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Bushnell Rangemaster: Vintage Binocular vs. Modern Birds (1 Viewer)

henry link

Well-known member
James,

At the time these Rangemasters were made the Japanese optical industry standards allowed the use of the term "fully coated" only on binoculars in which all optical surfaces were coated with the single layer coatings that were available then. "Coated optics" could be used on binoculars even if only one surface in the instrument was coated. Each uncoated surface would subtract about 3-4% transmission compared to the same surface with a single layer coating.

I would say that the image in old binoculars with single layer coatings, not to mention those with some uncoated surfaces, looks pretty dim and lifeless compared to most of the fully multi-coated binoculars of the last 25-30 years, even in bright sunlight.

Henry
 
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Steve C

Well-known member
Well, I figured this had to come up ;). As I stated in my OP I tend to think people, in their subconscious anyway, tend to put a lot of advance credence in relationship to the bells and whistles they figure the binocular they have in their hands has. Yes, the old porros do lag somewhat in optical performance. What people need to do is just look at the image of this and ask yourself what does it REALLY need for me to see better. The ultimate objective answer is...not much.

What modern porros do not have is the 7x dof, and the huge field. The latter is useless if you can't use the eye relief, but if you can use it, you will never see an 8.5*, 8x view as wide again. It is surely wide enough, but a 10-12* fov can alter your thinking

These are bright, they are sharp, they have adequate contrast, the color rendition is slightly weaker than some modern marvels, but reds are red, etc. They are not dim in low light. There are brighter, there are sharper, there is better color, and there is better low light performance, but these things are still pretty amazing for what they deliver. The side by side differences will be an eye opener.

The point here is not to compare these to alphas, but to make the point they are pretty astounding today for what a decades old glass can deliver through the system to your eyes. I can easily use these as an only binocular. The size mitigates against that, but the optics sure do not.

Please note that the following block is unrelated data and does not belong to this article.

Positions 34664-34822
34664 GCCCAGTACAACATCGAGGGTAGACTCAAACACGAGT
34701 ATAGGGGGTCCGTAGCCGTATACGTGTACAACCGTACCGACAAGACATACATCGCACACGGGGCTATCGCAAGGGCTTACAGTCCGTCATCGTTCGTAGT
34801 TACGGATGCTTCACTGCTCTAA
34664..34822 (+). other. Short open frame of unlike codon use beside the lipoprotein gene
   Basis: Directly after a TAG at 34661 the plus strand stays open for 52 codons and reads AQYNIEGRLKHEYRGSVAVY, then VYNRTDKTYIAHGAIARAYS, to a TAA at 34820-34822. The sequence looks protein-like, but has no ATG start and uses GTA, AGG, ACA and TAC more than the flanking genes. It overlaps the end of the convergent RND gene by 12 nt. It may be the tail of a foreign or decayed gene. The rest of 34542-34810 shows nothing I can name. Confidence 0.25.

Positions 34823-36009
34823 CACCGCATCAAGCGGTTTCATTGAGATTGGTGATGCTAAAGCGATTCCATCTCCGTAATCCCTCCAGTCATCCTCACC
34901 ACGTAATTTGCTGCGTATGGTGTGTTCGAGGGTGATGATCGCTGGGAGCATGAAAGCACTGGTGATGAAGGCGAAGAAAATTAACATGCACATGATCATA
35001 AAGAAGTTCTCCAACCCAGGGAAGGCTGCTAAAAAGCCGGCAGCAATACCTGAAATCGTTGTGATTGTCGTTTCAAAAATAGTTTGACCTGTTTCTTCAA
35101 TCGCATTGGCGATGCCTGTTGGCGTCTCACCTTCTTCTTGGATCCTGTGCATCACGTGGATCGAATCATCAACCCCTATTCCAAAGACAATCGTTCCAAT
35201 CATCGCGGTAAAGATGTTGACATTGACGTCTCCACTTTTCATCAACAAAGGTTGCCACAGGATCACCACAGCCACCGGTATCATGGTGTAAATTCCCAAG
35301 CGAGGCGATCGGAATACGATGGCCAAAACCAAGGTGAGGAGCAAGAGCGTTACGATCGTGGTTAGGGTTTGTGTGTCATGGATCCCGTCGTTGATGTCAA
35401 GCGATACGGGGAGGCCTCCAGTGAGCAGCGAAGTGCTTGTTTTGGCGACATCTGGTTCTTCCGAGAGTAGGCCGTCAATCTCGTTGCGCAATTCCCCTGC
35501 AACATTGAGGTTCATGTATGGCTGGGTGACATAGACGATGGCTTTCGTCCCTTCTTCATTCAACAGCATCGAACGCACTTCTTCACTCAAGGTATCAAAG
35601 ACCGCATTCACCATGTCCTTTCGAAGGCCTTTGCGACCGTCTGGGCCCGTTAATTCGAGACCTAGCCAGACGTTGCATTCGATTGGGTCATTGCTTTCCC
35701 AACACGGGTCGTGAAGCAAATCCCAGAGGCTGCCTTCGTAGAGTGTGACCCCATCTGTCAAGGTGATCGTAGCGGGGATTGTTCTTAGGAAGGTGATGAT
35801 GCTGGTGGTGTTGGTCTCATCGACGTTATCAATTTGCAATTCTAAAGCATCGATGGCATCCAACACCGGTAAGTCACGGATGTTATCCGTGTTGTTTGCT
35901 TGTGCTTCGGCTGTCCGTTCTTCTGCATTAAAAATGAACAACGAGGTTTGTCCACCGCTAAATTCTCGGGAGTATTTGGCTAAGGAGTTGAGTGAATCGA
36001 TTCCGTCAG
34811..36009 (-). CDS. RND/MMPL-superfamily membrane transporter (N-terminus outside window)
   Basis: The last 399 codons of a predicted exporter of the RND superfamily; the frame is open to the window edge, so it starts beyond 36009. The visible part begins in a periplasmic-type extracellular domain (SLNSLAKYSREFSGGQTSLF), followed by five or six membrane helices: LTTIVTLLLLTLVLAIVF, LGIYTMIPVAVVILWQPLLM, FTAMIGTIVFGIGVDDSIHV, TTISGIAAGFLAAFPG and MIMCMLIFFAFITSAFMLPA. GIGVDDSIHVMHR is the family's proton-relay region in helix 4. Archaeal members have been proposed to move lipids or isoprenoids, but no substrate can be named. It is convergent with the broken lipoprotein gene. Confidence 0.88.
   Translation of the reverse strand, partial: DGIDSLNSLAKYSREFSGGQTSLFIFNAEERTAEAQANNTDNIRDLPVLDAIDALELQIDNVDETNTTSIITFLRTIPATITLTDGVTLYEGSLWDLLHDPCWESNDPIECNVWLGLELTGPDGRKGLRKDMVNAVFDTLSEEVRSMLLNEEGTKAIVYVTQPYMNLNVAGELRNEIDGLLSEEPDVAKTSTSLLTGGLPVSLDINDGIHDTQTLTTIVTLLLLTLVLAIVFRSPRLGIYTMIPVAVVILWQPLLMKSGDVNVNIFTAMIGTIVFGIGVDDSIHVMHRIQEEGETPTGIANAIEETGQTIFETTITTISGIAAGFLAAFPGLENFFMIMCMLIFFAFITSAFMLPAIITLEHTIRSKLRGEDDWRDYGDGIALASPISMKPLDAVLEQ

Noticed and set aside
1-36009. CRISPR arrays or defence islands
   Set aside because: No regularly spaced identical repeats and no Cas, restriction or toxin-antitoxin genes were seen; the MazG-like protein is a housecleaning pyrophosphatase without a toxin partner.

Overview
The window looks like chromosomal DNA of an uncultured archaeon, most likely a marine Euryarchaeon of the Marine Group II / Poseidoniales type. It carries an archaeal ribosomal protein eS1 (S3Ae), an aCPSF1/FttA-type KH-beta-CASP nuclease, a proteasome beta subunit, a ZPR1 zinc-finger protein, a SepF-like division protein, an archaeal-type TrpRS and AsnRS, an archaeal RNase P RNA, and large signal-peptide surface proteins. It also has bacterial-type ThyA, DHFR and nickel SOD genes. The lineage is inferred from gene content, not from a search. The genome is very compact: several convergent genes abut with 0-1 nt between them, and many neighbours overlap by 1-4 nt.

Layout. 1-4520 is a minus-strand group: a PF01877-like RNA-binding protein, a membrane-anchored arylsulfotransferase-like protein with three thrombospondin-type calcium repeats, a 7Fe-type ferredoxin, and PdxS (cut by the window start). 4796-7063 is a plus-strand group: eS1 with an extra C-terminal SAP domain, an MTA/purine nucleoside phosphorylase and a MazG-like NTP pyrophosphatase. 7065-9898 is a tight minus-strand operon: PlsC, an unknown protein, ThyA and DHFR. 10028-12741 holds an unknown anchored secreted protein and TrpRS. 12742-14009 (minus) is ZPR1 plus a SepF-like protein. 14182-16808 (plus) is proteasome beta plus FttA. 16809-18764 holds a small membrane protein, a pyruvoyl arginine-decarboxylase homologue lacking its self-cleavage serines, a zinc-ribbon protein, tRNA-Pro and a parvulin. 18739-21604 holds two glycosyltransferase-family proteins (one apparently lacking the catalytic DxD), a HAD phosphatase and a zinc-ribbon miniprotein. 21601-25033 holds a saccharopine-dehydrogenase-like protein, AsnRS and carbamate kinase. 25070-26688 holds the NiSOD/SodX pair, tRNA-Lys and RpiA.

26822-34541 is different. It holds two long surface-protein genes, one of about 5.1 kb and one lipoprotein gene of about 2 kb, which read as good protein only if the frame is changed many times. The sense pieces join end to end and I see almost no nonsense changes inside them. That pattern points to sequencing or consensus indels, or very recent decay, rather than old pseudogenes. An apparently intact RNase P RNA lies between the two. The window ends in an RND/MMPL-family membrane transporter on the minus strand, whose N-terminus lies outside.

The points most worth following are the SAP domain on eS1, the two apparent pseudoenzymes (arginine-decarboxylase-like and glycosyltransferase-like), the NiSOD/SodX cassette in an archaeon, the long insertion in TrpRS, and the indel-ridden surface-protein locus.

If you wish to stress technical superiority in the specification sheet, then the vintage lines are not for you. If you can see these for what they are in terms of real world practical performance, then there is something to be gleaned from their use.

Still waiting for the Fuji. ;)
 
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pompadour

Well-known member
Steve, thanks for those posts, especially for the perspective, and your patience in providing it.

But I'll need to have that experience myself to really appreciate it (won't happen too soon, any bins are hard to come by over here), being one of those who are easily disappointed going from a bin of superior optical quality to a lesser, e.g. "alpha" to even a little less clear and bright!
 
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Simon S

Well-known member
The Rangemaster is a flagship model of the Bushnell, I have the same model but needing attention to an eye lens.
They are despite this fault sharp and wide but not as bright as a modern multicoated binocular.
 

james holdsworth

Consulting Biologist
I guess my experiences with older porro's has tempered my enthusiasm. I have a very mint, late model 8x30 Oberkochen and have tried two examples of the revered 15x60 BGAT, with nearly modern coatings.

Both are sharp, with good-sized sweetspots, but both have somewhat yellow white's, moderate transmission and contrast well below even a mid-tier roof. I still think the 8x30 is really sweet, but it isn't really a contest with a modern roof.

Given the hyperbole that surrounds the 15x60, and the rather pedestrian view I experienced, I have concluded that most of the lavish praise heaped upon some of this older glass is just nostalgia, or not having a suitable, modern sample to compare. Unless, of course, the Rangemaster is much, much better than any of the Zeiss porro's - at 10 times [or more] less cost.....
 

Steve C

Well-known member
I agree they are not as bright as modern stuff. The whole point is, despite those shortcomings (as few/many as they may be), is just how good they really are.

Anybody who can't get detail with these has issues beyond the mechanical optics of the Rangemaster. Sans animus people, sans animus...;)
 

james holdsworth

Consulting Biologist
I agree they are not as bright as modern stuff. The whole point is, despite those shortcomings (as few/many as they may be), is just how good they really are.

Anybody who can't get detail with these has issues beyond the mechanical optics of the Rangemaster. Sans animus people, sans animus...;)

Oh, I think we can all agree on that. I found that out when I compared my $200.00 Bushnell Custom to a new $1000.00+ Leitz Trinovid in 1988. It blew my mind that the Bushnell was sharper and brighter!
 

Simon S

Well-known member
I guess my experiences with older porro's has tempered my enthusiasm. I have a very mint, late model 8x30 Oberkochen and have tried two examples of the revered 15x60 BGAT, with nearly modern coatings.

Both are sharp, with good-sized sweetspots, but both have somewhat yellow white's, moderate transmission and contrast well below even a mid-tier roof. I still think the 8x30 is really sweet, but it isn't really a contest with a modern roof.